What can we learn from the 2021 R5 Concept?

The Renault 5 prototype is the work of designer Gilles Vidal, who Renault headhunted from PSA following his efforts with the similarly retro Peugeot E-Legend concept from 2019.

“The design of the Renault 5 Prototype is based on the R5 – a cult model of our heritage. This prototype simply embodies modernity, a vehicle relevant to its time: urban, electric, attractive,” said Vidal, pointing to the prototype’s similar lines and flush surfacing.

Some styling elements from the original Renault 5 were repurposed to suit modern motoring. For instance, the bonnet air intake hides the charging hatch, and the fog lights in the lower front bumper are actually daytime running lights. These features have found their way onto the production-ready model.

No official interior shots of any Renault 5 have been revealed, but the cabin appears to be a minimalist environment, with only a transparent digital instrument panel visible on top of the dashboard.

What will the new Renault 5 mean for the Clio?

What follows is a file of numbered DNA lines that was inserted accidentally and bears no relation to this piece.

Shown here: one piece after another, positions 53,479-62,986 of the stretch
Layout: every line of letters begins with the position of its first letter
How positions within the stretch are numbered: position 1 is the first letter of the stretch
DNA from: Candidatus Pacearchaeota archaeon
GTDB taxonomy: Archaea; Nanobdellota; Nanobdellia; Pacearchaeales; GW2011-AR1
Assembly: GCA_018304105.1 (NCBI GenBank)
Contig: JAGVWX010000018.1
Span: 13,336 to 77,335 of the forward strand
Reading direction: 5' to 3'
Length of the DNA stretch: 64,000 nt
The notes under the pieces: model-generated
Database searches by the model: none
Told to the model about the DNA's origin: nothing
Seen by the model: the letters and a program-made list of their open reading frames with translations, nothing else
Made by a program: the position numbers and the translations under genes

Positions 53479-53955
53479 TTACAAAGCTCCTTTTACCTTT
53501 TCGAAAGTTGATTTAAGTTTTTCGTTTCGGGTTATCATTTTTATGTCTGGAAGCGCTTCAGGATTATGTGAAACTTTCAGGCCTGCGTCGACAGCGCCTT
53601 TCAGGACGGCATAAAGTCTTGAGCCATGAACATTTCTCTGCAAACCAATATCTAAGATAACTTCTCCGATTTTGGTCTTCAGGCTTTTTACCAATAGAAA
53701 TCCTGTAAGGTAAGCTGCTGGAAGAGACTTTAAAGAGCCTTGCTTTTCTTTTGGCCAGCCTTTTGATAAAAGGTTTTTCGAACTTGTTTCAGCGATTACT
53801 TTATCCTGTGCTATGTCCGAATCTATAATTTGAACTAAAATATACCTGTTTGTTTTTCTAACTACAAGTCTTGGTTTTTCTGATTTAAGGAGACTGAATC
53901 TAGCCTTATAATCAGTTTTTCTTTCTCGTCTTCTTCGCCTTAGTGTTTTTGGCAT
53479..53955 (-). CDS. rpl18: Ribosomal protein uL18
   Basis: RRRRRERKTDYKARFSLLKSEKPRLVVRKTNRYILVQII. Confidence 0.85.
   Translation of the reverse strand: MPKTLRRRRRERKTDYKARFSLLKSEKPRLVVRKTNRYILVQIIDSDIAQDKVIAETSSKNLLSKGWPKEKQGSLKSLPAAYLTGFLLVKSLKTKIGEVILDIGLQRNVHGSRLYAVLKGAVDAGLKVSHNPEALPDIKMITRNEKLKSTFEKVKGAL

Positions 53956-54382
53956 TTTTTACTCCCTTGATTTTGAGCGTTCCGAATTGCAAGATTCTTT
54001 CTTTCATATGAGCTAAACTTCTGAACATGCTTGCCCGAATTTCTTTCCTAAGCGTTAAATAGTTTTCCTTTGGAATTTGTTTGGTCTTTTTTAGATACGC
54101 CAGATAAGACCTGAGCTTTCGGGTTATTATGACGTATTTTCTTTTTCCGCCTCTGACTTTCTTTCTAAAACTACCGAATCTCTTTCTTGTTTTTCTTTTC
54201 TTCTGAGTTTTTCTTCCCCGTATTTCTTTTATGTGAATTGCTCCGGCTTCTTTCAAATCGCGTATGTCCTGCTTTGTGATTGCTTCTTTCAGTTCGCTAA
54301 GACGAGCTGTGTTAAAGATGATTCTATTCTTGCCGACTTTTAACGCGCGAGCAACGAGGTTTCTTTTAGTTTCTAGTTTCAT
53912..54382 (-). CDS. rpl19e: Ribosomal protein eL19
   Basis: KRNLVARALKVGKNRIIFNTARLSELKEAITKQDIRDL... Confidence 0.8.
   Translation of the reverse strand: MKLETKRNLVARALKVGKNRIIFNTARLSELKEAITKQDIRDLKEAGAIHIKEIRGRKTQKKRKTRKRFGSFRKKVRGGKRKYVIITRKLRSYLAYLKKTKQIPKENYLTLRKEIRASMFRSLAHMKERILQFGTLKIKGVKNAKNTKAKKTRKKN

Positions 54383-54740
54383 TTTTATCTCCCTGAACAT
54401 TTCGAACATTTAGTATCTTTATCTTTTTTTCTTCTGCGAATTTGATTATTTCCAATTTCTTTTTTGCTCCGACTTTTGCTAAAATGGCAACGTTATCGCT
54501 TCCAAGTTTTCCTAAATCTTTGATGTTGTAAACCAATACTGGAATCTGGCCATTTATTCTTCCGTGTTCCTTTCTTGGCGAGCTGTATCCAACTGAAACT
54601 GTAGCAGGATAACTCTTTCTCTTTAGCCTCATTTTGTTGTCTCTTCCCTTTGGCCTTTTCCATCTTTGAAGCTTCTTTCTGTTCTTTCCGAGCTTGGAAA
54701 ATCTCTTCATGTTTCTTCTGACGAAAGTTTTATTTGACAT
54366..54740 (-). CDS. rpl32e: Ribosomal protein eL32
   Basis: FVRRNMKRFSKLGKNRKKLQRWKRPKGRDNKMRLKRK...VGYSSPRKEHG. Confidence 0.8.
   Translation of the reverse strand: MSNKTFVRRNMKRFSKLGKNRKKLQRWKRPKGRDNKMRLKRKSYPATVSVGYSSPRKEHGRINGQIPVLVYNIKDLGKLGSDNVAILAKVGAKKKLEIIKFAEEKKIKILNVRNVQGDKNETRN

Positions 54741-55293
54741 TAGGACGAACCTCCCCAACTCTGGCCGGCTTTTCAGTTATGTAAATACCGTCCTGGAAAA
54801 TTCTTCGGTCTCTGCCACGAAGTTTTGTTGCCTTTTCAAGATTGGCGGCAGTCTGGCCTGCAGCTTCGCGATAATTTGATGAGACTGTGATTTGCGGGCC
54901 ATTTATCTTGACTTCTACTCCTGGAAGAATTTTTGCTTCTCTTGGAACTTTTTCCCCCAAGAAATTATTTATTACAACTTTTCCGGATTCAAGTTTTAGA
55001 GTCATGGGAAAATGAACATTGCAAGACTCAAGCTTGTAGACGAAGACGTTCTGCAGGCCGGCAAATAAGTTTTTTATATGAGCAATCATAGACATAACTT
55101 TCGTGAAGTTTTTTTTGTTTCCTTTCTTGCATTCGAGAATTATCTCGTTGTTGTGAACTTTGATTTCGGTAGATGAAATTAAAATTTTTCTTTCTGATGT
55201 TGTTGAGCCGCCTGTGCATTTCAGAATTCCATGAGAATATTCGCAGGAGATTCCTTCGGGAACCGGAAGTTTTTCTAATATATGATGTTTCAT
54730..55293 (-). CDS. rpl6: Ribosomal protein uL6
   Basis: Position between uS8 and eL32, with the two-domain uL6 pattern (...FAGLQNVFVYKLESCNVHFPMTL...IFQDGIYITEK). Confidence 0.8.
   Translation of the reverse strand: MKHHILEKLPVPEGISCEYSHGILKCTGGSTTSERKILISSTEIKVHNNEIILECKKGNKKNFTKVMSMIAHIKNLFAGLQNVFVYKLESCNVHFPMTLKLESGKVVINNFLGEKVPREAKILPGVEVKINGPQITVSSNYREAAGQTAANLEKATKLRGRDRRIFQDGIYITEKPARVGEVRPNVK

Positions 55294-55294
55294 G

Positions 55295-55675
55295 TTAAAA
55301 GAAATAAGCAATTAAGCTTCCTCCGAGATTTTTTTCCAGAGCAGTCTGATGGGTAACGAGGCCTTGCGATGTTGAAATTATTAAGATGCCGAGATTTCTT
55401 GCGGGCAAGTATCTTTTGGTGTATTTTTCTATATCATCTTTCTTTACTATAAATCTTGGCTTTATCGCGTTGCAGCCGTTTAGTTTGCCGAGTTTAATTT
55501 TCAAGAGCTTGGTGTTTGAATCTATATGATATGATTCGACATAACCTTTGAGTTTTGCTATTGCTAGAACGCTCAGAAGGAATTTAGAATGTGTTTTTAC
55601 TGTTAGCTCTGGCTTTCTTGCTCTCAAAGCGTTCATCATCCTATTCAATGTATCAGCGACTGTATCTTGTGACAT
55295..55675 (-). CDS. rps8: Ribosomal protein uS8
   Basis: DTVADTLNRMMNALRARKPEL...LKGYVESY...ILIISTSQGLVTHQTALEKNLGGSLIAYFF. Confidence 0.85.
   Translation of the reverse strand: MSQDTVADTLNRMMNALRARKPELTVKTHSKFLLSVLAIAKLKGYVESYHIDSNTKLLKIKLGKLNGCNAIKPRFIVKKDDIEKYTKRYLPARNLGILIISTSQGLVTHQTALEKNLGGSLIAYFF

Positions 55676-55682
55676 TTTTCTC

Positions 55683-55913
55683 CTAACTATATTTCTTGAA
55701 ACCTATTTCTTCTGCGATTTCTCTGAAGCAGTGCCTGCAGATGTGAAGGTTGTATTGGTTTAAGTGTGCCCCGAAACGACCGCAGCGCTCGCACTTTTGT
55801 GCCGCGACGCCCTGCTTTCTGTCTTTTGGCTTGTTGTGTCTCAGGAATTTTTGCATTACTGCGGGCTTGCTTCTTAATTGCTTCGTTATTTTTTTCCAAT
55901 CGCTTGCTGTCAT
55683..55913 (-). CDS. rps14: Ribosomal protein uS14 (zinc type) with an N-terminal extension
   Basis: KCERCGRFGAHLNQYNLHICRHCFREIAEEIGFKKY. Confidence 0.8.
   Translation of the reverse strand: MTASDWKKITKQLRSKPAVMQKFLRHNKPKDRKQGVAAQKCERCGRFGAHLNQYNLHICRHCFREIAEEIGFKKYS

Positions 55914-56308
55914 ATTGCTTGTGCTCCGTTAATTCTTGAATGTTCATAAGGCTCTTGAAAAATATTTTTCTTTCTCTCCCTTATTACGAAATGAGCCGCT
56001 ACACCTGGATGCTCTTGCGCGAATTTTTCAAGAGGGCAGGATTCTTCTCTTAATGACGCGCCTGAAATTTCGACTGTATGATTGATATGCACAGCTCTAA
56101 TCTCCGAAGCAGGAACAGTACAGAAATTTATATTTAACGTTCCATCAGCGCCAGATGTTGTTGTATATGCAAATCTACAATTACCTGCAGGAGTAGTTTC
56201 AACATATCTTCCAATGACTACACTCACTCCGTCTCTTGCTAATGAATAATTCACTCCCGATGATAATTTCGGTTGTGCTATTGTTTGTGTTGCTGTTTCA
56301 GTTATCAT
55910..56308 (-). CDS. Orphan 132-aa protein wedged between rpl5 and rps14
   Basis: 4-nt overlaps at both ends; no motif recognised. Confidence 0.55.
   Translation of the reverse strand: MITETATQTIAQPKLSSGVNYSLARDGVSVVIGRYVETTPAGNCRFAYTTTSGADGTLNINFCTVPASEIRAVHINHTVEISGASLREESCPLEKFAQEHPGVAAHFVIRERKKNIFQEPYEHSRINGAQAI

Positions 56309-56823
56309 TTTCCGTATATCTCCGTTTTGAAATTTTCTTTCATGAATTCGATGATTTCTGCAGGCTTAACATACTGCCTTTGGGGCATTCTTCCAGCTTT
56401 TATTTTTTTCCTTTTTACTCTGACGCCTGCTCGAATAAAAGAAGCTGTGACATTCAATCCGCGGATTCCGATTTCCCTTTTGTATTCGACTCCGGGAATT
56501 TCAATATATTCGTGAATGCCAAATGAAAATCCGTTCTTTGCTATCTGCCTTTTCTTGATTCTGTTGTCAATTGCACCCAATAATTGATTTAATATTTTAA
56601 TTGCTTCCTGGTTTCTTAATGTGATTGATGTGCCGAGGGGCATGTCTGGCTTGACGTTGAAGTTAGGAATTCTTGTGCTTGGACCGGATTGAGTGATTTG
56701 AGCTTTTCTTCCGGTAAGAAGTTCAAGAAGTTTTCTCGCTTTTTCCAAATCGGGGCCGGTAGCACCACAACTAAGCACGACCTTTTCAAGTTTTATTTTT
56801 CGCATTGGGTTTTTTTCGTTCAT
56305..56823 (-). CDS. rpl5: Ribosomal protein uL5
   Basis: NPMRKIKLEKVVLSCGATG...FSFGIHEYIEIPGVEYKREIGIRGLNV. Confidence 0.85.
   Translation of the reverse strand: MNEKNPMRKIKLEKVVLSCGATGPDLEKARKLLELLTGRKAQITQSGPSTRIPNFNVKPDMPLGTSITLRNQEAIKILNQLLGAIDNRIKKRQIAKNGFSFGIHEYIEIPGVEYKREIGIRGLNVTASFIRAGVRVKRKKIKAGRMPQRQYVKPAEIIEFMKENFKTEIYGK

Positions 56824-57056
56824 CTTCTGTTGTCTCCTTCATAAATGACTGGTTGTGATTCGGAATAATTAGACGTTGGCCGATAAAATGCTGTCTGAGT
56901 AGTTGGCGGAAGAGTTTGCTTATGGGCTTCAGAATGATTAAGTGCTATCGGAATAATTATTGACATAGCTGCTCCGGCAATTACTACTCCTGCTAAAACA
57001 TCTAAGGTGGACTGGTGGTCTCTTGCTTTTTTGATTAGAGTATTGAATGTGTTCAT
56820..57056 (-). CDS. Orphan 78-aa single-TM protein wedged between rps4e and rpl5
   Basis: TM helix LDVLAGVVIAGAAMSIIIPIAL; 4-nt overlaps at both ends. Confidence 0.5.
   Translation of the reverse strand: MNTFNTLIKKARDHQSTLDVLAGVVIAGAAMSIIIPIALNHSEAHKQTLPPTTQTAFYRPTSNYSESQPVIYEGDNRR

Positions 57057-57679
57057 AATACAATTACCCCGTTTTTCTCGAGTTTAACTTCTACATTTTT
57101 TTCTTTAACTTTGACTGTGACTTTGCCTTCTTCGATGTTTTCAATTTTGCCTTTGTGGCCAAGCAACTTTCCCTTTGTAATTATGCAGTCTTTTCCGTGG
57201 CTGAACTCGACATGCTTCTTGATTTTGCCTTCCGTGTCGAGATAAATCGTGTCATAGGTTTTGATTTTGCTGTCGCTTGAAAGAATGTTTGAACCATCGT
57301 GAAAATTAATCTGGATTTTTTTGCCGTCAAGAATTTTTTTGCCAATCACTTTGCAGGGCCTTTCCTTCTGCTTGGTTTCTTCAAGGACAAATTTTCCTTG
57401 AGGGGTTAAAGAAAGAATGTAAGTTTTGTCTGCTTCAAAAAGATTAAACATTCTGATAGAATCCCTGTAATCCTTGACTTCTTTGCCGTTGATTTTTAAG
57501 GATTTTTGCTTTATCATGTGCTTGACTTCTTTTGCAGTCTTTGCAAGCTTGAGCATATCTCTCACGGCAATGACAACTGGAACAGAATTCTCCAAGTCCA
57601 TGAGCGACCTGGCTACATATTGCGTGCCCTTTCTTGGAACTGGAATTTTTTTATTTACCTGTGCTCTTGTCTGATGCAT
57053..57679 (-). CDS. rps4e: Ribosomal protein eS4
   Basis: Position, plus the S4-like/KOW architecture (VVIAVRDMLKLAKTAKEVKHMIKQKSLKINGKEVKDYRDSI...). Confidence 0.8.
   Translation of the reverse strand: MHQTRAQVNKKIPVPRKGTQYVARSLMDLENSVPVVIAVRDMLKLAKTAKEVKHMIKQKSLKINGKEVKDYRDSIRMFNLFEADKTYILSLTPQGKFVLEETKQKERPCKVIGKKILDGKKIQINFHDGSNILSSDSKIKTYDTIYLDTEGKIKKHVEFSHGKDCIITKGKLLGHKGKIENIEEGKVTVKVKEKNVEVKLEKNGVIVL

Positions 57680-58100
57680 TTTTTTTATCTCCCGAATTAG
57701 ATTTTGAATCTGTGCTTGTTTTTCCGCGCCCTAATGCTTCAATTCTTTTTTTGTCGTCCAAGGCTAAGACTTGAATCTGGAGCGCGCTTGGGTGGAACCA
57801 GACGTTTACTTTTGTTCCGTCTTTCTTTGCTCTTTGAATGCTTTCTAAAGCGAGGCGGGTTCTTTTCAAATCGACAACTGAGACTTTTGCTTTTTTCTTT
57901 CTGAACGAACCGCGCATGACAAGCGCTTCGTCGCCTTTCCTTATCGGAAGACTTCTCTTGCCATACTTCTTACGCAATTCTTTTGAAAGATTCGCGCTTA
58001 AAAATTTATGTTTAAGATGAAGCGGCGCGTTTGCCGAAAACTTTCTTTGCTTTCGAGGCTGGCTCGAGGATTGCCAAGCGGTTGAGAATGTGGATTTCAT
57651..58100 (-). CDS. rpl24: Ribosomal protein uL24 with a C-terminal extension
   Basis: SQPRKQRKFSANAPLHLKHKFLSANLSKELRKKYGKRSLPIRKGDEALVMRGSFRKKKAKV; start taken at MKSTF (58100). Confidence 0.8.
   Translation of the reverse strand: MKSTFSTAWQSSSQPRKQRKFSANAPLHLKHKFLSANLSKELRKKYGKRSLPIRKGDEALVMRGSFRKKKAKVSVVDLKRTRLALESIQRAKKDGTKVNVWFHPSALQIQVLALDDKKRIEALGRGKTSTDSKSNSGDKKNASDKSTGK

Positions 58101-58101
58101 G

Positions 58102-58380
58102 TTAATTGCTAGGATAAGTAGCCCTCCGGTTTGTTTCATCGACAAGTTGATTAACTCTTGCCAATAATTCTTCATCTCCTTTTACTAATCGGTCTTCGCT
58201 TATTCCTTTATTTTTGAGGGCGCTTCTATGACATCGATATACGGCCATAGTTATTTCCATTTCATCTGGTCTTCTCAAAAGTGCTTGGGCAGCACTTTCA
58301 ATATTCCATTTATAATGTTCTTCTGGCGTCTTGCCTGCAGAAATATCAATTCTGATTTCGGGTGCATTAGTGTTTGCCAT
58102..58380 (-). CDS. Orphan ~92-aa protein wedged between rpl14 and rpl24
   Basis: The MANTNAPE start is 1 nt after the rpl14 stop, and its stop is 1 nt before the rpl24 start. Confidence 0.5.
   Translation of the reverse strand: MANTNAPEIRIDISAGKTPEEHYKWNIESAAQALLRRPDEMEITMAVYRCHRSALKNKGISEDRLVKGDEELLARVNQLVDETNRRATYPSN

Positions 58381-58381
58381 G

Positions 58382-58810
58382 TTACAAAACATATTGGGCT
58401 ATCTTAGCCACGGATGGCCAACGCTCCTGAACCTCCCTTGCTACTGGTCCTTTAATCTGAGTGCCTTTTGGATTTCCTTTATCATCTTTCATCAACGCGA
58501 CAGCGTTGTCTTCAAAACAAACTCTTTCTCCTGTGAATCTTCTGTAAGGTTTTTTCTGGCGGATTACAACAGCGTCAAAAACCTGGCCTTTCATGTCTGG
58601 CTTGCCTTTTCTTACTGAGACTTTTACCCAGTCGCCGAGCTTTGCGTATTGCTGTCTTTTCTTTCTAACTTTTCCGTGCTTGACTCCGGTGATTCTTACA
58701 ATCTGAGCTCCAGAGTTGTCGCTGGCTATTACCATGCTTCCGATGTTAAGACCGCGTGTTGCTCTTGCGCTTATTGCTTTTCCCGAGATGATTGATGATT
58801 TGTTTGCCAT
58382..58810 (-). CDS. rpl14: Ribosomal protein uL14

In 2021, Renault boss Luca De Meo explained the Renault 5’s positioning to Auto Express, saying: “The mission of that car goes beyond Renault. The mission of the project is to democratise electric technology in Europe – and you do that when you are able to make a competitive electric car in the range of €20,000 to €30,000, making money, obviously.

“It has to be a car that is in that range of price. We want to make it simple, accessible and essential. It needs to be an affordable product.”

But, by aiming the Renault 5 at the supermini segment, Renault has raised some questions about the future of the Clio. De Meo recognised the matter and hinted that it could soon become a car designed solely for markets where combustion engines are still allowed.

“I’m asking myself what to do with the next-generation Clio,” he said. “What kind of concept does it needs to be? Where are the markets? What kind of customer?

“I think we still have time and technical options. But if you think about the European perimeter, it will be difficult to make a small car with combustion engines profitable. You have to hybridise them with a lot of technology.

“In the A segment it’s already happening where the only possibility to compete and to be profitable is having an electric version. That’s why we have the Twingo and the Dacia Spring. And when the water goes up, the next one will be the B segment. Maybe there will be other markets where cars like a combustion-engined B-segment car will be successful, but not in Europe.”

In the market for an electric car? Read our run-down of the best EVs on sale

News reporter

As our news reporter, Ellis is responsible for covering everything new and exciting in the motoring world, from quirky quadricycles to luxury MPVs. He was previously the content editor for DrivingElectric and won the Newspress Automotive Journalist Rising Star award in 2022.